Book cover of Reimagining Death: Stories and Practical Wisdom for Home Funerals and Green Burials

I was drawn to this book for its focus on stories about death care practices that empower family and friends to connect with the land and each other while honoring the dead. The author is a licensed funeral director who helped me understand what to do when someone dies and you want to care for the body at home, rather than at a funeral home. At first, my teenager wasn’t thrilled about the idea of a home funeral (“I’ll pay for a Motel Six!” she said), but these stories helped me reassure her that I could provide support to people to handle logistics and prepare a plan in advance. 

Reimagining Death

By Lucinda Herring,

Why should I read it?

1 author picked Reimagining Death as one of their favorite books, and they share why you should read it.

What is this book about?

Honor your loved ones and the earth by choosing practical, spiritual, and eco-friendly after-death care

Natural, legal, and innovative after-death care options are transforming the paradigm of the existing funeral industry, helping families and communities recover their instinctive capacity to care for a loved one after death and do so in creative and healing ways. Reimagining Death offers stories and guidance for home funeral vigils, advance after-death care directives, green burials, and conscious dying. When we bring art and beauty, meaningful ritual, and joy to ease our loss and sorrow, we are greening the gateway of death and returning home…


The American Resting Place

By Marilyn Yalom,

Book cover of The American Resting Place: 400 Years of History Through Our Cemeteries and Burial Grounds

Even though it’s 12 years old, this is still the definitive history of burial grounds in America. I honestly cannot rave about it enough. Although the book looks dry and intimidating, I promise you it’s anything but. Yalom provides solid information about the history of burial and burial grounds in the United States, leavened with personal reflections inspired by the graveyards she visited as she researched. If anything can inspire a desire to travel to visit cemeteries, The American Resting Place will set your feet on the path.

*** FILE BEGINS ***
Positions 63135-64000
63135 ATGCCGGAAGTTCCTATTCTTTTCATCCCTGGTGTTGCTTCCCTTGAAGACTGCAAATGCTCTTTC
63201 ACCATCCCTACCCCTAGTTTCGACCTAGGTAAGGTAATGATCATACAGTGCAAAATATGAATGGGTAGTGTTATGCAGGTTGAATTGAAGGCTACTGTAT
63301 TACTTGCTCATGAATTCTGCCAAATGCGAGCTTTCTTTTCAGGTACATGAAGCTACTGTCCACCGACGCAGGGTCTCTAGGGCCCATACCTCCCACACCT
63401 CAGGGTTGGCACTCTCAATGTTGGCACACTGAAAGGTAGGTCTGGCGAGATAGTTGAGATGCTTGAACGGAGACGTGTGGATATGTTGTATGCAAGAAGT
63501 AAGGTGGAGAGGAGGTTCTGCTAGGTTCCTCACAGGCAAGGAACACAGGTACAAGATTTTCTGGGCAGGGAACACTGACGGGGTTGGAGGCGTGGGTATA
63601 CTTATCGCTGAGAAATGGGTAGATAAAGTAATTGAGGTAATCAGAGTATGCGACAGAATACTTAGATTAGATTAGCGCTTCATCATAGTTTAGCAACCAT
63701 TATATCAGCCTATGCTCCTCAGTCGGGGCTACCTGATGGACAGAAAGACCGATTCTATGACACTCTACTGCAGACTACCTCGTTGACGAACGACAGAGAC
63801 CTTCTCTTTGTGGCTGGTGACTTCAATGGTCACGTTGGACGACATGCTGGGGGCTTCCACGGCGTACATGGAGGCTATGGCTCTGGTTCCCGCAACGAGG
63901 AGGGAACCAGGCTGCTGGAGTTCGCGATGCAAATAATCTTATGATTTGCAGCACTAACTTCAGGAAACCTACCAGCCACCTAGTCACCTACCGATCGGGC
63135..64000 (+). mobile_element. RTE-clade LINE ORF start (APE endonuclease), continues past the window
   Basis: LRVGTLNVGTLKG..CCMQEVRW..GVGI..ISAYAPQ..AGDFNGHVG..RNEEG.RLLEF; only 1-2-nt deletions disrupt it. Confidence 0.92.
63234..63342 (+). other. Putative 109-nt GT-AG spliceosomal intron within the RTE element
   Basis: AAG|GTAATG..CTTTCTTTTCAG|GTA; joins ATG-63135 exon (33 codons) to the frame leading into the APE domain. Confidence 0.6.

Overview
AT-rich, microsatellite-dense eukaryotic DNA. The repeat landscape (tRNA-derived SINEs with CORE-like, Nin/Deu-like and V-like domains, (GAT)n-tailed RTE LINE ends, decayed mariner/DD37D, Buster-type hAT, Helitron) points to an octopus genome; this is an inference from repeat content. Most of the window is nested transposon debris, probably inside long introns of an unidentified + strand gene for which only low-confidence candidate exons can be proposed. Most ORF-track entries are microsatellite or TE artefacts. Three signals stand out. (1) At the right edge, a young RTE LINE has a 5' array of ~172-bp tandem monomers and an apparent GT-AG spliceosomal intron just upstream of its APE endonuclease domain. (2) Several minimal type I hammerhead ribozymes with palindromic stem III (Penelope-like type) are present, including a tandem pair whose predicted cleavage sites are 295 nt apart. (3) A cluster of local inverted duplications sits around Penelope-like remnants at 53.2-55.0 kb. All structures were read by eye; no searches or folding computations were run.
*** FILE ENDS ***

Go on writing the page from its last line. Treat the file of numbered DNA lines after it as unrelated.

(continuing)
The American Resting Place

By Marilyn Yalom,

Why should I read it?

1 author picked The American Resting Place as one of their favorite books, and they share why you should read it.

What is this book about?

An illustrated cultural history of America through the lens of its gravestones and burial practices—featuring eighty black-and-white photographs.

In The American Resting Place, cultural historian Marilyn Yalom and her son, photographer Reid Yalom, visit more than 250 cemeteries across the United States. Following a coast-to-coast trajectory that mirrors the historical pattern of American migration, their destinations highlight America’s cultural and ethnic diversity as well as the evolution of burials rites over the centuries.

Yalom’s incisive reading of gravestone inscriptions reveals changing ideas about death and personal identity, as well as how class and gender play out in stone. Rich particulars…


Whichwood

By Tahereh Mafi,

Book cover of Whichwood

In this fantastical story, which is a companion to Furthermore, a lonesome girl scrubs the skin of the dead to ready souls for the afterlife. (Sounds properly spooky, doesn’t it? I love when books give me chills!) And when things are especially dark, as they are for Laylee, friendship shines all the brighter once it is found. 

Whichwood

By Tahereh Mafi,

Why should I read it?

2 authors picked Whichwood as one of their favorite books, and they share why you should read it.

What is this book about?

Embark on a wondrous journey through the land of Whichwood in this stunning companion to Tahereh Mafi’s acclaimed bestseller Furthermore.

A Kirkus Best Book of the Year!

★ "Deliciously descriptive prose. . . . Darkly fascinating." −Kirkus
★ "Unforgettable heroine." −Booklist
★ "Mafi's language choices create visually arresting moments." –Shelf Awareness

Our story begins on a frosty night . . .
Laylee can barely remember the happier times before her beloved mother died. Before her father, driven by grief, lost his wits (and his way) and she was left as the sole remaining mordeshoor in the village of Whichwood, destined…


Life and death in Spitalfields, 1700-1850

By Margaret Cox,

Book cover of Life and death in Spitalfields, 1700-1850

Excavations in the Crypt of Christ Church, Spitalfields, London in 1984-9 uncovered 1000 skeletons, of which 387 were in coffins with inscribed plates giving the names and ages of the deceased. A mixed team of specialists were able to analyse the bodies and follow up the documentary evidence to reveal extraordinary details of life, dentistry and funerary practices between 1729 and 1859 in this historically rich part of London.

Life and death in Spitalfields, 1700-1850

By Margaret Cox,

Why should I read it?

1 author picked Life and death in Spitalfields, 1700-1850 as one of their favorite books, and they share why you should read it.


5 book lists we think you will like!